“Being able to form in-vitro neuronal circuitry with high fidelity by the non-invasive photonic-guidance method described here will allow us to probe the functions of basic building blocks of the neuronal network.”

Nanosurgery

The neuronal circuitry can be augmented by ultrafast near-IR “laser scissors” for nanosurgery of undesired connections  — silencing specific neurons or neuronal elements (axon, dendrite, spine) in the circuit. In combination with optical stimulation and imaging tools, this will enable all-optical testing of the computational nature of the neuronal circuit.”

Mohanty earlier demonstrated that the near-IR laser also allows for light-sensitization of neurons by transfection of opsin-encoding genes, and also for two-photon optogenetic stimulation and optical imaging. Mohanty believes rapid progress can be made in the all-optical control of neuronal circuit formation, and activity and mapping functional networks of the brain.

UPDATE May 27, 2013

According to Dr. Mohanty:

1. This discovery is primarily about a finding that central nervous system neurons (there may be others as well) are highly sensitive to a temperature gradient (<0.1 deg C). This is a fundamental discovery; it was not known earlier.

2. Since temperature is the cue (shown to be repulsive here, but can be attractive for other types of neurons), now there is a big possibility that very weakly focused light can do the guidance in large depths. In fact, pre-published data by the authors shows that this can be done non-invasively at depths of 4 mm, as compared to 100 µm done earlier (or fiber optically very near ~10 µm, see e.g., author’s prior work,S.K. Mohanty et al,  J. Biomed. Opt. 13, 054049 (2008)). Further, any other method of temperature rise (not just lasers) can do it.

3. The current method to signal the growth cone can work at infrared laser power orders of magnitude lower than that used for prior force-based methods.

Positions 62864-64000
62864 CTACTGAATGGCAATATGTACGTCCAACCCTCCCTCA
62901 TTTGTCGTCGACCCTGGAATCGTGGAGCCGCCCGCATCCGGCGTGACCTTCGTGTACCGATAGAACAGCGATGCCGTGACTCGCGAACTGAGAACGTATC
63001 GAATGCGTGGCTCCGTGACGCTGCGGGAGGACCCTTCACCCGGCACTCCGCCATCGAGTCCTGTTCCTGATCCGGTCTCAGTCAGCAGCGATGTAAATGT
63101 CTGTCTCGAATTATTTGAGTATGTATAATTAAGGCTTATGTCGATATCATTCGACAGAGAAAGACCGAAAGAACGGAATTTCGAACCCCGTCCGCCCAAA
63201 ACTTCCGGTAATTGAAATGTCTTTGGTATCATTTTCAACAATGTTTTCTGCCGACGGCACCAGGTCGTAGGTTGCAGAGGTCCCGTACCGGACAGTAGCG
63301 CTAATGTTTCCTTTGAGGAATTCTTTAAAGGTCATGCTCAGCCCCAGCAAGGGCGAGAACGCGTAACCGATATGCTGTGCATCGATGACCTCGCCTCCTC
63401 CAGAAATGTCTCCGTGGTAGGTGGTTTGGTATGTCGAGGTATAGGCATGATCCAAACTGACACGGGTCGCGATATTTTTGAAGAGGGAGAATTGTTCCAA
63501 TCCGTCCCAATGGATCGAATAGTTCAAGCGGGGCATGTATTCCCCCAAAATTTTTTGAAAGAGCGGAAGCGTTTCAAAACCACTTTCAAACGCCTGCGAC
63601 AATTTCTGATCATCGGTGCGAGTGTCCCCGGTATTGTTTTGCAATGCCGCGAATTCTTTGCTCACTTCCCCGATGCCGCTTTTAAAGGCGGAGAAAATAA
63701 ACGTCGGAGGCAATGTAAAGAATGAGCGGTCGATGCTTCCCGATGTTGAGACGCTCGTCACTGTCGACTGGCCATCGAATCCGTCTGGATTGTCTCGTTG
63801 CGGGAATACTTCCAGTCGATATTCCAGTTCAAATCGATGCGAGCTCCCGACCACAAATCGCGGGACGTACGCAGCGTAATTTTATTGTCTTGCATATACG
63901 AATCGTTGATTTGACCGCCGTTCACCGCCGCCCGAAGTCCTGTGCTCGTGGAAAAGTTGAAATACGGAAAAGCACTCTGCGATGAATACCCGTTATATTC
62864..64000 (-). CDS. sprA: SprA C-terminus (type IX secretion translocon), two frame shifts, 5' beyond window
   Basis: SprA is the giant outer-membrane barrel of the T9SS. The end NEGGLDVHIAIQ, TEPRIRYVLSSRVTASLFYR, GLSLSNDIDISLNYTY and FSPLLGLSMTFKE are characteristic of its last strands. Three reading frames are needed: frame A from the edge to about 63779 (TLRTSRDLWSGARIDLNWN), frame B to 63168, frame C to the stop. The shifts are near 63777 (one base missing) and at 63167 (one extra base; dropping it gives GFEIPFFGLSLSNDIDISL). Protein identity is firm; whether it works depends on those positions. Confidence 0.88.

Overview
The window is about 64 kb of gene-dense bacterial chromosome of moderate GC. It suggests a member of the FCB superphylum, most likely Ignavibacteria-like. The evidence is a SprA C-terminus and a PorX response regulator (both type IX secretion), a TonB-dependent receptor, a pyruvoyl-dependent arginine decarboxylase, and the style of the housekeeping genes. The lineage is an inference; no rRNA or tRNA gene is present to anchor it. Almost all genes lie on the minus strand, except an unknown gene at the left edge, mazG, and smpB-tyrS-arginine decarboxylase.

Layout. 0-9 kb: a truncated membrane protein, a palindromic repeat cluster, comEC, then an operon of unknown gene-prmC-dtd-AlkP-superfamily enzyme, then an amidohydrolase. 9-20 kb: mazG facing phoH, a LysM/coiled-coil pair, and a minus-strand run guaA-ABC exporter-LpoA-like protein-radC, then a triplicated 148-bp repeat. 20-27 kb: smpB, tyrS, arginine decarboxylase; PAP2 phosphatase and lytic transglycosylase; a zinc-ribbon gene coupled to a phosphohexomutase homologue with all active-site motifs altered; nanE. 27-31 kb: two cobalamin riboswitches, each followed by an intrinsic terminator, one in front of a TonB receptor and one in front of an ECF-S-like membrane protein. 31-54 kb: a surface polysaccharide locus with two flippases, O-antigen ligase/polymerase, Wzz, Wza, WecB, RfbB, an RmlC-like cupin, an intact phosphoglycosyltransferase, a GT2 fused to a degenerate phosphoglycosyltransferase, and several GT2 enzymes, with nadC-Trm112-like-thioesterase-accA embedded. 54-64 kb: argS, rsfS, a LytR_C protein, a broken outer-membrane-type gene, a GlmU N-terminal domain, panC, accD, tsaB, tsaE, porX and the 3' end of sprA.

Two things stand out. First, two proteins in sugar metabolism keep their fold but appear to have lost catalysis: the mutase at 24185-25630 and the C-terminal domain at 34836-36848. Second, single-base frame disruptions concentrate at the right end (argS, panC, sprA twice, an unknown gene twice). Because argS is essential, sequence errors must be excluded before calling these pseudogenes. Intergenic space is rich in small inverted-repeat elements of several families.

4. The authors employed this method for 360-degree guidance (results to be published) in primary neurons. No other method, optical or non-optical, has shown this. They have made complex circuits from normal cortical neurons that were earlier believed to be formed only in the case of genetic disorders.

5. The current discovery leads to 100% efficiency in retina-to-cortex guidance from mammals to fish, unlike the low efficiency in prior laser-based methods,.

6. The authors are already deploying their technique for in-vivo pre-clinical trials for spinal cord injury guidance.

7. Many researchers are biased towards guiding neurons by attractive means towards light and failing to look at the real repulsive effect of temperature rise. Irradiation of a primary neuron with intense light creates injury to a growth cone most of the time, but some researchers see some retraction or bending and misinterpret it as guidance.

For more information or to contact Dr. Samarendra Mohanty:http://www.uta.edu/faculty/smohanty/

A Google hangout is planned (information to be posted here) where authors will disclose the advancement of the technique with pathbreaking discoveries based on this technology.

 

References:

  • Samarendra Mohanty, Argha Mondal, Bryan Black, and Young-tae Kim. Neuronal Beacon. Optics Letters. May 23, 2013